"The Abington case began when Edward Schempp, a Unitarian and a resident of Abington Township, Pennsylvania, filed suit against the Abington School District in the Federal District Court for the Eastern District of Pennsylvania to prohibit the enforcement of a Pennsylvania state law that required his children, specifically Ellory Schempp, to hear and sometimes read portions of the Bible as part of their public school education. That law (24 Pa. Stat. 15-1516, as amended, Pub. Law 1928) required that "[a]t least ten verses from the Holy Bible [be] read, without comment, at the opening of each public school on each school day." Schempp specifically contended that the statute violated his and his family's rights under the First and Fourteenth Amendments."

We aren't talking about a ban on individual school prayer. That would certainly be unconstitutional by the first amendment and would have been struck down overnight. Unless a student is disrupting class, there is nothing whatsoever to stop them from engaging in the activities guaranteed by the first amendment. However, the law overturned in the Abington case was a law specifically requiring students to pray and to, at times, read from the Bible against their individual rights. This law, 24 Pa. Stat. 15-1516, required the reading of of ten verses of the Bible as a morning invocation. This is what is meant by school prayer. There is no ban on individuals rights to pray on their own time and of their own volition.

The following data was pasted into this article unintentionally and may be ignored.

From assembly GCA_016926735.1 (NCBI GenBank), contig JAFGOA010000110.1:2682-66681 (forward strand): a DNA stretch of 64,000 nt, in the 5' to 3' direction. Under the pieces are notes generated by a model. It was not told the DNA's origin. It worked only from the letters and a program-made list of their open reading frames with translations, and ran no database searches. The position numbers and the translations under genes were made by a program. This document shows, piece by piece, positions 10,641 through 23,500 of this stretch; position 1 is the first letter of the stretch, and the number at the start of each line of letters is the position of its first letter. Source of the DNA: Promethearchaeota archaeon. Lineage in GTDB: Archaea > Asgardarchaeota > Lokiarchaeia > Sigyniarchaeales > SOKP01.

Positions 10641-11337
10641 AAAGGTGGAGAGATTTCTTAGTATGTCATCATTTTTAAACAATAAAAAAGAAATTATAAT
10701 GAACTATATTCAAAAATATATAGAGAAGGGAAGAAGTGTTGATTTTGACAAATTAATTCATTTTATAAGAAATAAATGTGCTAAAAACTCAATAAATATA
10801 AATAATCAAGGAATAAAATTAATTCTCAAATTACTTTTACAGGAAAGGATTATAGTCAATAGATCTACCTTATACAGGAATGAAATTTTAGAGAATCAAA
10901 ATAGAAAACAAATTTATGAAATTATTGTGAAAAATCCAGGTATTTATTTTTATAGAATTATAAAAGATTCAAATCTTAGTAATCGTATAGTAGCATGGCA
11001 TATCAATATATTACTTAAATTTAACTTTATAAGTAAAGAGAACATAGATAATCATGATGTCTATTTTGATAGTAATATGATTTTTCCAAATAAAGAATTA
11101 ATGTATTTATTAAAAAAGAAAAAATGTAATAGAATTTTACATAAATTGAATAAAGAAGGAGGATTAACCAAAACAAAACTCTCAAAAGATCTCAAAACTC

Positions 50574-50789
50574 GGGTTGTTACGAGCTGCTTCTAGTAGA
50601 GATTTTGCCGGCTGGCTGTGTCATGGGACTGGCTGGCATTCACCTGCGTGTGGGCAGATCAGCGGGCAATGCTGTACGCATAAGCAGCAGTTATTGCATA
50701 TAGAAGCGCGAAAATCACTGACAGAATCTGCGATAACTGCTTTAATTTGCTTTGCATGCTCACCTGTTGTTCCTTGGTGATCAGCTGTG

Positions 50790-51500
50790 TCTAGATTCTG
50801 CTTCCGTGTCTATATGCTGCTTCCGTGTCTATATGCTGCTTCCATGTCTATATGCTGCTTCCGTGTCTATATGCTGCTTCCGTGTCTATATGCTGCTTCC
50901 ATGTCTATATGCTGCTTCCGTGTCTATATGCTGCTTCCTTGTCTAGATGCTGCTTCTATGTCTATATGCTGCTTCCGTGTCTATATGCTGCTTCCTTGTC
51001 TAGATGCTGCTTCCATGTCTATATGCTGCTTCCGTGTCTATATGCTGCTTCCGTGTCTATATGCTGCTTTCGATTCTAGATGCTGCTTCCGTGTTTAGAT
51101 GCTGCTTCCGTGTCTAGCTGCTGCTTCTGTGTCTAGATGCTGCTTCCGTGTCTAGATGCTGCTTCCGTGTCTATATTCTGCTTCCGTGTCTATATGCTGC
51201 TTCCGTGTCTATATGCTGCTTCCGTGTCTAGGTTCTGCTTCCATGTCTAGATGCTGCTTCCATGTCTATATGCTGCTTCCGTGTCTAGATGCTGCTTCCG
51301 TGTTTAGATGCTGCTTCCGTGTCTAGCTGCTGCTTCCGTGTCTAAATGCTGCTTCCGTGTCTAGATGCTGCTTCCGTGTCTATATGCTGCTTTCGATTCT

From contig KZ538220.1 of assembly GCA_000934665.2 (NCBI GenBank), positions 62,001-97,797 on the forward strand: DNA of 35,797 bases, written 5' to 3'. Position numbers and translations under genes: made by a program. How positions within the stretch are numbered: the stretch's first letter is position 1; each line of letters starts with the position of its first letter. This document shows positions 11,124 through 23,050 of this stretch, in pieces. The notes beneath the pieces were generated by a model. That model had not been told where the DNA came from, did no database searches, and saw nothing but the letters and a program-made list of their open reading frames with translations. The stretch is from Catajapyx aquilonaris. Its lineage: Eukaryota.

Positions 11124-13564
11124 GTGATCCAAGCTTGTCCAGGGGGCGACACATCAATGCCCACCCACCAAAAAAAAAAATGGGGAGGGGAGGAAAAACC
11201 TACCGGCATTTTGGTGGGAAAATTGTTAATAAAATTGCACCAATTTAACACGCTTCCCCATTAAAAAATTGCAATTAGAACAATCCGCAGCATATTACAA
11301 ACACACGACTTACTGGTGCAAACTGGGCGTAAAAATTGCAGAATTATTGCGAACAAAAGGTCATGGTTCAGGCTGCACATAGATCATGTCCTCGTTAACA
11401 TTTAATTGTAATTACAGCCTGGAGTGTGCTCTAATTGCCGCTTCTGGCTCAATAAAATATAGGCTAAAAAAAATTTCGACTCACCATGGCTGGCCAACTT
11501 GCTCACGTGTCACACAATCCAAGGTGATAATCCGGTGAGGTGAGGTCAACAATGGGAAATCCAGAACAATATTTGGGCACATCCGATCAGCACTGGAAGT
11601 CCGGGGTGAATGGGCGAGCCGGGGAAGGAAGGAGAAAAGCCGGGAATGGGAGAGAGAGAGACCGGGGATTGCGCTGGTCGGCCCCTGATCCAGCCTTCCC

My topic specifically refers to Schempp. I am talking about the prayer which was removed from public schools and why it should have been removed from public schools. Which constitutionally it should have been via Emerson, the first and fourteenth amendments.

------

>>"The government is forbidden by the first amendment to interfere with religion (without a more primary secular purpose)." I don't see your little addendum anywhere in the Constitution.

The addendum is on account of such cases as McGowan v. Maryland which held that the blue laws are constitutional because they serve a legitimate secular purpose.

>>However, you failed to say that [the case refers to mandatory prayer] either in your resolution or your argument.

Yes. I specifically referred to the court case. I properly setup the topic. I linked to a good overview of the court case. I was extremely specific in the resolution, "It is absolutely correct that prayer should have been removed from public schools as was done by Abington School District v. Schempp." Considering that there is no ban whatsoever on non-mandatory prayer the topic wouldn't make any logical sense in the context of mandatory prayer.

---